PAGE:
Improved ADT links or how to display your ABAP source code in a web browser
Following up on the ADT 2.31 release announcement I want to provide a little bit more details about the new HTTP links.
Please be aware that the HTTP link feature is available from AS ABAP 7.40 SP08 and up. Furthermore, the ADT ICF node on the server has to be active. Check chapter 18.104.22.168 in the backend configuration guide on how to activate it: http://help.sap.com/download/netweaver/adt/SAP_ADT_Configuration_Guide_Backend_en.pdf
Currently, developers can easily create and share so called ADT links for development objects. These links look like this:
As described in this they greatly improve collaboration around development objects. However, the current implementation uses a custom scheme “adt:” so links don’t get recognized automatically by most collaboration tools such as: email clients, wiki software, instant messengers,… Moreover, sometimes when receiving such a link you might not be able to open it because ABAP in Eclipse is not installed on your device. The new HTTP links solve all of these problems.
Now, it is possible to get HTTP links for nearly all source code development objects, such as ABAP classes or interfaces. HTTP links have the advantage that they automatically get recognized by all collaboration software. Additionally, they open in a web browser first. No SAP GUI or ABAP in Eclipse installation is needed to have a first quick look at the objects source code. Furthermore, the webpage renderer intentionally uses only HTML features which are supported by most web browsers. This means the webpage can be displayed on nearly any device.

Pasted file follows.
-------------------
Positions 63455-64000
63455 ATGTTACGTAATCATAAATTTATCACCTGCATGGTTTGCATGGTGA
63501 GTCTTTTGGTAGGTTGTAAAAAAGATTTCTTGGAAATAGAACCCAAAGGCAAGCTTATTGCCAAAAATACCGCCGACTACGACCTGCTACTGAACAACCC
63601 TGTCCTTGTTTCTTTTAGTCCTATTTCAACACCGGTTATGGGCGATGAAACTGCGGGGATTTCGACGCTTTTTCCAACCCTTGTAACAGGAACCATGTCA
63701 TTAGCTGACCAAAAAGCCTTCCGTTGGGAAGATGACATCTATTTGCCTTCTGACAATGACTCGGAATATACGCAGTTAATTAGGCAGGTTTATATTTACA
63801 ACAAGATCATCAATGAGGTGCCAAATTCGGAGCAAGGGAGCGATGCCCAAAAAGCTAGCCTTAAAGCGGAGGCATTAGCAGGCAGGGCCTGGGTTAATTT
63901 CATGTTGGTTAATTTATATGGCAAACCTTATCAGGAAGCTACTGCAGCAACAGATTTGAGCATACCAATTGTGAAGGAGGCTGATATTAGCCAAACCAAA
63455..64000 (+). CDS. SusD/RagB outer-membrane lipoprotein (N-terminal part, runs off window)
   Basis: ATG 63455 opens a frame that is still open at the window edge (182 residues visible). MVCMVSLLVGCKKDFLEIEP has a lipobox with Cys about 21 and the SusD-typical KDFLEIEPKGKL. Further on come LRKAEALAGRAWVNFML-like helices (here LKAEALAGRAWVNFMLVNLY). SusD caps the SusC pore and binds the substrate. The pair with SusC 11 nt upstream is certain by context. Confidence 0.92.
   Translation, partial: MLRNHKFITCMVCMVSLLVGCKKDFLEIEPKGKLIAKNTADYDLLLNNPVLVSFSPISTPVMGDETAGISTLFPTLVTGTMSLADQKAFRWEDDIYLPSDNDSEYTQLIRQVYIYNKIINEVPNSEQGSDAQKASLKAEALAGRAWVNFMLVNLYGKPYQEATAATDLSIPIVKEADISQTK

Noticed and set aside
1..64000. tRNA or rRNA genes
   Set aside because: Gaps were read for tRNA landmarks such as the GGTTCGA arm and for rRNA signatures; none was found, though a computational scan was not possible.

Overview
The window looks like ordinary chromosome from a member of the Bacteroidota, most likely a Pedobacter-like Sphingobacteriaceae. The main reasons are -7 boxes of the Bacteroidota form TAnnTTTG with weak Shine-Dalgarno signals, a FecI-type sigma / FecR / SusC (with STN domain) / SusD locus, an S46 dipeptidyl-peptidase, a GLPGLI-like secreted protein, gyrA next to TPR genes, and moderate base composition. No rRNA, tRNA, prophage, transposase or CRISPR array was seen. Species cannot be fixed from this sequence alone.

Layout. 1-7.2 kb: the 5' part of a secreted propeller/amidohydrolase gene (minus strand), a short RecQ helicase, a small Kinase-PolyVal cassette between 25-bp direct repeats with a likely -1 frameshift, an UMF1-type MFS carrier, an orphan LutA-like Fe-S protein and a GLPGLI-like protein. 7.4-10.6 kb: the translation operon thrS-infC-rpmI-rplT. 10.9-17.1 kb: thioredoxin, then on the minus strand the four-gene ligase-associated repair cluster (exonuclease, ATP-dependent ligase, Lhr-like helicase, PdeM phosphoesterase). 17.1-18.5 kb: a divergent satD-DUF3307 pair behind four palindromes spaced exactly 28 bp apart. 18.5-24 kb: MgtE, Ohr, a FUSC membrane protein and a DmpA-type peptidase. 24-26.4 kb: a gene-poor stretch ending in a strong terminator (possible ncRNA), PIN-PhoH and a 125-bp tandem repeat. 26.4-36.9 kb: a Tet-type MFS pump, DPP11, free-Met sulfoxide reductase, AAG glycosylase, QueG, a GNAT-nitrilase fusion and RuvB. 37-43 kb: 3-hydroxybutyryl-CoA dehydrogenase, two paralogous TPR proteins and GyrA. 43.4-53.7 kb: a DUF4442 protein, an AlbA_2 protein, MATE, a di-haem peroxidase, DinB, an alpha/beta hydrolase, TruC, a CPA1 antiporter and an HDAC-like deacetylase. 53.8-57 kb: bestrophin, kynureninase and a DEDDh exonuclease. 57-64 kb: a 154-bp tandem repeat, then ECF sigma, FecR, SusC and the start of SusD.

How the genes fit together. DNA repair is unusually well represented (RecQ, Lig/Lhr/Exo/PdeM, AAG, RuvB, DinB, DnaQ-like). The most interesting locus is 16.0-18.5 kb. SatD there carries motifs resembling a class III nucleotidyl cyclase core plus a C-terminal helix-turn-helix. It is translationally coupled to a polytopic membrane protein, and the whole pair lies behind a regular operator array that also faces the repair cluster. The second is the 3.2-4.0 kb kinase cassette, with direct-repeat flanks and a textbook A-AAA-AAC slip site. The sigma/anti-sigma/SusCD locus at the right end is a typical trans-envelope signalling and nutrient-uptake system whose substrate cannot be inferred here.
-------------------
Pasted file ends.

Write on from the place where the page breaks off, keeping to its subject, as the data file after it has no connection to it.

Let me show you how to get and use the new HTTP links.
First, right click in the source code editor and pick the menu entry “Share Link for Selection…” (we renamed it from “Copy ABAP resource url” which sounded a little bit too technical). Second, now there is a pop up window which allows you to pick the best link type for your situation.
As you can see we also added the option to directly open the email compose window for you.
When recipients click on the link the web browser will open and display the object. Moreover, the Eclipse editor selection will be visible on the webpage.
As mentioned before this works on most devices which have a web browser. Below you can see how the source code gets displayed on an iPad.
This feature is very useful if you want to ask a colleague questions such as: “Is this method call still necessary?”, “Do you understand this if statement?”, “Any ideas on how to optimize this SQL select statement?”.
Once the source code is displayed within the web browser you might want to open it in ABAP in Eclipse. You can do this by clicking on a line number or using the header link.
We hope that you are as excited about the new HTTP links as we are and that they make collaboration around development objects easier for you!